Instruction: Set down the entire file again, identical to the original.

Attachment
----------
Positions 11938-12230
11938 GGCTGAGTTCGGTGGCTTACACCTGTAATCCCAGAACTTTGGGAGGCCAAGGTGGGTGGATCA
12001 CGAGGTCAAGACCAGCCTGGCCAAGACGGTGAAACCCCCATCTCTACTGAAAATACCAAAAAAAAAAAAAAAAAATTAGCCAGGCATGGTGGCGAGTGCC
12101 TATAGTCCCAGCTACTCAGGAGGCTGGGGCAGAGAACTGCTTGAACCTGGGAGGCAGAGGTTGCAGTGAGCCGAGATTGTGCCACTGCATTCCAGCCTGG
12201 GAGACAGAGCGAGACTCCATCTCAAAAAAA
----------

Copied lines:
Positions 11938-12230
11938 GGCTGAGTTCGGTGGCTTACACCTGTAATCCCAGAACTTTGGGAGGCCAAGGTGGGTGGATCA
12001 CGAGGTCAAGACCAGCCTGGCCAAGACGGTGAAACCCCCATCTCTACTGAAAATACCAAAAAAAAAAAAAAAAAATTAGCCAGGCATGGTGGCGAGTGCC
12101 TATAGTCCCAGCTACTCAGGAGGCTGGGGCAGAGAACTGCTTGAACCTGGGAGGCAGAGGTTGCAGTGAGCCGAGATTGTGCCACTGCATTCCAGCCTGG
12201 GAGACAGAGCGAGACTCCATCTCAAAAAAA